Under #6, “Can I appeal any decision the court made?”: Self-represented litigants may not be able to identify that an “injunction” includes a domestic violence restraining order. We encourage the following addition to the fourth bullet point: “Grant or dissolve an injunction or refuse to grant or dissolve an injunction (including a domestic violence restraining order).” (See Nakamura v. Parker (2007) 156 Cal.App.4th 327, 332 [a domestic violence restraining order is appealable under Code of Civil Procedure section 904.1(a)(6)].) In addition, since family law dissolution matters often include final orders of the court before the dissolution judgment that may be appealed as collateral orders, such as child and spousal support orders, we encourage the following addition at the end of the list of CCP 904.1 exceptions: “In addition, some final orders the court makes before the final judgment may be appealed immediately. You should consult an attorney or a court self-help center to determine if your order is final and appealable.”

Under #9, “Is there a deadline to serve and file my notice of appeal?”: It presently states that the deadline to file the Notice of Appeal is triggered by the service of a “‘Notice of Entry’ of the trial court judgment or a file-stamped copy of the judgment.” However, the deadline also is triggered by service of file-stamped copies of final orders, e.g., fully adjudicated custody orders. Therefore, we suggest adding “or order” after the word “judgment” both times it appears in this section.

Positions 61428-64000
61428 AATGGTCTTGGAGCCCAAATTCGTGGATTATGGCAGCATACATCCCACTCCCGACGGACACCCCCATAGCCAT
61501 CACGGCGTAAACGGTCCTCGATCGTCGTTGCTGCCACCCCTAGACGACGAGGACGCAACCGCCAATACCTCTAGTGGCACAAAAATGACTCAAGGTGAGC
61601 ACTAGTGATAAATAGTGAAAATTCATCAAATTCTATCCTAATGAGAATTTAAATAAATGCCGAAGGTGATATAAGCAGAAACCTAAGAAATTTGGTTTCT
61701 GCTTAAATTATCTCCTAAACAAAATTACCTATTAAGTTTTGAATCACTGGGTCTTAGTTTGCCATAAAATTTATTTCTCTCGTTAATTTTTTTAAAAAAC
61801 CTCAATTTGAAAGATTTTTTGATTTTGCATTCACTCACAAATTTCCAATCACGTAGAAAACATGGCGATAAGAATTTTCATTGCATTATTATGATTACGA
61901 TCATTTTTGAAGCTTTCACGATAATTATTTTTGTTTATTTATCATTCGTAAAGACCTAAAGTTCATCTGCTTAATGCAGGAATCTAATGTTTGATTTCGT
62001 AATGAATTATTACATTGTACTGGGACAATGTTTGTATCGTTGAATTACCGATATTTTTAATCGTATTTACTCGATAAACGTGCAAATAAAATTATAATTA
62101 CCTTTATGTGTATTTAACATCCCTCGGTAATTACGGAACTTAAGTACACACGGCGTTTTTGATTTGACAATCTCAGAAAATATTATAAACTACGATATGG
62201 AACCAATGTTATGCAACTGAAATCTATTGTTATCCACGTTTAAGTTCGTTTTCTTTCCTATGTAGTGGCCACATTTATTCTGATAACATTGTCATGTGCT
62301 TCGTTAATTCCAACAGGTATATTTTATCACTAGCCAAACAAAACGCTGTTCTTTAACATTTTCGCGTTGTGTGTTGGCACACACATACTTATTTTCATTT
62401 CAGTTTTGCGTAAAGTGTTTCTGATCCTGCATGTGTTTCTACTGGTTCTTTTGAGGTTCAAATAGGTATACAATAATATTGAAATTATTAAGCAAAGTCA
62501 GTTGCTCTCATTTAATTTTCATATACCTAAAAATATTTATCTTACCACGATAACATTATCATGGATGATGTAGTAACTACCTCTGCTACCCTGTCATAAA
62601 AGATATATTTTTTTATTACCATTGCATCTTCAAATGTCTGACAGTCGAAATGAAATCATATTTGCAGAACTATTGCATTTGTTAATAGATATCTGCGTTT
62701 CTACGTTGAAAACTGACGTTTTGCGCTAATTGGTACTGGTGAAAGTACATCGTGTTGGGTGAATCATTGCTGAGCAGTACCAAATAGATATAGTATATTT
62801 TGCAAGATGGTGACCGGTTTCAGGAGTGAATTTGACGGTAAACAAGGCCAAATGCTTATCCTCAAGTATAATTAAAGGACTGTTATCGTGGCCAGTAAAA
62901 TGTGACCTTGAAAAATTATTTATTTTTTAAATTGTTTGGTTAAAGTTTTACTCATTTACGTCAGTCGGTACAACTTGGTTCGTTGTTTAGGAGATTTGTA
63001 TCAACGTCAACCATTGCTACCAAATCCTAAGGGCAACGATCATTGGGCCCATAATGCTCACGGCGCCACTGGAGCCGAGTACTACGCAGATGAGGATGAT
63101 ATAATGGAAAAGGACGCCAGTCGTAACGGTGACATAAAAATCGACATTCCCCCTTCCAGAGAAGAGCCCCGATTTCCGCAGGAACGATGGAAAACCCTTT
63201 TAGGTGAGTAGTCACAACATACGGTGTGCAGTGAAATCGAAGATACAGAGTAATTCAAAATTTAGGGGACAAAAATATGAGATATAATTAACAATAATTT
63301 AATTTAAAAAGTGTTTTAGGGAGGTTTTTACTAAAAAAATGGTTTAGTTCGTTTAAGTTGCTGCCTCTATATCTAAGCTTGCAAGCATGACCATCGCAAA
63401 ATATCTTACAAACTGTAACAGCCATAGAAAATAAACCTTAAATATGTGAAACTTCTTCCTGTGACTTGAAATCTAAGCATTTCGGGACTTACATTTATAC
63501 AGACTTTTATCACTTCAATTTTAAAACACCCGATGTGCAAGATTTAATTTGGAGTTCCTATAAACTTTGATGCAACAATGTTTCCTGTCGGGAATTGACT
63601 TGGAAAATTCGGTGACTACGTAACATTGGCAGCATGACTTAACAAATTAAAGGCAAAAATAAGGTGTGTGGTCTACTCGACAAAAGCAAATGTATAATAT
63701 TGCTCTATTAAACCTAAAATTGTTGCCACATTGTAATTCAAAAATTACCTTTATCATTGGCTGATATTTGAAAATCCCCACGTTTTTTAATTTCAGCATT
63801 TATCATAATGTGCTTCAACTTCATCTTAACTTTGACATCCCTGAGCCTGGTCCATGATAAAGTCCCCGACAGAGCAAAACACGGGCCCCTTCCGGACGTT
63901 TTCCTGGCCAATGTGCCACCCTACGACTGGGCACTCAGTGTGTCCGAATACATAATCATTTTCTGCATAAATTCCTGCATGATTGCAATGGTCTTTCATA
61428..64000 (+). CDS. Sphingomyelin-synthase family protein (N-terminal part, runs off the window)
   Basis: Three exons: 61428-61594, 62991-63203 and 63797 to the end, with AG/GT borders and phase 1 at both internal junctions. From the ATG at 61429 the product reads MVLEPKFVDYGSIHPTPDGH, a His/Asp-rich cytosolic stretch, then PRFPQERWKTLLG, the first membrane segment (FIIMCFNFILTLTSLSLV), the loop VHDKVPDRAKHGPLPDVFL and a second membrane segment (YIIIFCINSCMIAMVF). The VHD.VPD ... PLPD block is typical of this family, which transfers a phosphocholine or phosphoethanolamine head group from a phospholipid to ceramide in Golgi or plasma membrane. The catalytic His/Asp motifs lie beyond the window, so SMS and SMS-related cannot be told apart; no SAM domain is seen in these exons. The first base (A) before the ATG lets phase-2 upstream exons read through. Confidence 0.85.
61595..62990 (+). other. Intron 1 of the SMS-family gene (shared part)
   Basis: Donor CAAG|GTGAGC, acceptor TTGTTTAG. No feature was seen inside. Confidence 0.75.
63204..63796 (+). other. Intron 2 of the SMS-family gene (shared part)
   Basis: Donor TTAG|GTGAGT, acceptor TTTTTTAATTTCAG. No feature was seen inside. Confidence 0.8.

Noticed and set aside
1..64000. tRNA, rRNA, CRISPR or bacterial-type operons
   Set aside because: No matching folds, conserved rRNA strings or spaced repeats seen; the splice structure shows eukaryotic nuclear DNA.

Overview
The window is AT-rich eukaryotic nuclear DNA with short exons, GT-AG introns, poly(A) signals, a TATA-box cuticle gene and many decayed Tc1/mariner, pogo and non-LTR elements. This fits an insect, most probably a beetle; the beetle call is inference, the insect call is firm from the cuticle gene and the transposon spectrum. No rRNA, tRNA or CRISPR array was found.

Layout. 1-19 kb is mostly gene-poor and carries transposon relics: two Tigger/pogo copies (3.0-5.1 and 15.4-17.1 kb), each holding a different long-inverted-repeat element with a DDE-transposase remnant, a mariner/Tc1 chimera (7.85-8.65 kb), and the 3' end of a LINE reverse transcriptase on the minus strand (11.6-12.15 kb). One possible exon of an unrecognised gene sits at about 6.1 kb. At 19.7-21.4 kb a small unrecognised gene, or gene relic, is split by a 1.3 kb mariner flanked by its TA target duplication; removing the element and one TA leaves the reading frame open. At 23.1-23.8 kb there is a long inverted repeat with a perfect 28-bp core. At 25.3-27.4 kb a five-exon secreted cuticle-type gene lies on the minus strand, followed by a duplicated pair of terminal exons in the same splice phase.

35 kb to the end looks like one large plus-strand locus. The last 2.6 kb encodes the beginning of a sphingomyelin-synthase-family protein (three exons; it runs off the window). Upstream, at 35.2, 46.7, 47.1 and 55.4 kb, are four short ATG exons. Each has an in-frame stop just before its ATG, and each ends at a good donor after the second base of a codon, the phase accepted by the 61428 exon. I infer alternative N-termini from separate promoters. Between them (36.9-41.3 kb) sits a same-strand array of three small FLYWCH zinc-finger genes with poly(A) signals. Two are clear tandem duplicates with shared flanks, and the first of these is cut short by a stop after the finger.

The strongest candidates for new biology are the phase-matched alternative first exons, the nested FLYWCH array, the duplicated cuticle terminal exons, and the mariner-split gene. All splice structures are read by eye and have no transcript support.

Under #11, p. 4, “If I file a notice of appeal, do I still have to do what the trial court ordered me to do?”: In addition to stating the examples of payment of money or delivery of property, we encourage the Judicial Council to add custody matters on the list of examples.” (See Code Civ. Proc., § 917.7 [stating that custody matters are not stayed on appeal].)